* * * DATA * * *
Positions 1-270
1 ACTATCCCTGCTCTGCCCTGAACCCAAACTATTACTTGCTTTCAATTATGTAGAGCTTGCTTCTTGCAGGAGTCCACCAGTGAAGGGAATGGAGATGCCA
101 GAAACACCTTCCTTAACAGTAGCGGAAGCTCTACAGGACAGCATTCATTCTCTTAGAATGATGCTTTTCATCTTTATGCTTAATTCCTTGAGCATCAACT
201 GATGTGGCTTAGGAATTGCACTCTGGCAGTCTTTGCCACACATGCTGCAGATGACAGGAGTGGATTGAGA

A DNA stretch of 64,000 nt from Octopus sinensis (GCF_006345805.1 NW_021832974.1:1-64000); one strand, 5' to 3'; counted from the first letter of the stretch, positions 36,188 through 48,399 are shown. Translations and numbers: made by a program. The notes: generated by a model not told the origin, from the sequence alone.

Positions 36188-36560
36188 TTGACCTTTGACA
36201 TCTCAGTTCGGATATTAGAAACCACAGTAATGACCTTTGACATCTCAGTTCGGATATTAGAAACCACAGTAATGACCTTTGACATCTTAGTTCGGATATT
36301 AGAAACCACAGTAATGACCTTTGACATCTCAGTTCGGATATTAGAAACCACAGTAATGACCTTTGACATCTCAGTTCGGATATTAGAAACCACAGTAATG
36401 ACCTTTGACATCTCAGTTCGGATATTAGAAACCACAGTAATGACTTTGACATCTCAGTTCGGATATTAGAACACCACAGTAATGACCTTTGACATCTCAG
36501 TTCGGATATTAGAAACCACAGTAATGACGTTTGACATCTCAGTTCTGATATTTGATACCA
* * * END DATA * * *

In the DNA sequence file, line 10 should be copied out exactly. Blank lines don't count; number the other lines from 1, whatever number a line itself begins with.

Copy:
36401 ACCTTTGACATCTCAGTTCGGATATTAGAAACCACAGTAATGACTTTGACATCTCAGTTCGGATATTAGAACACCACAGTAATGACCTTTGACATCTCAG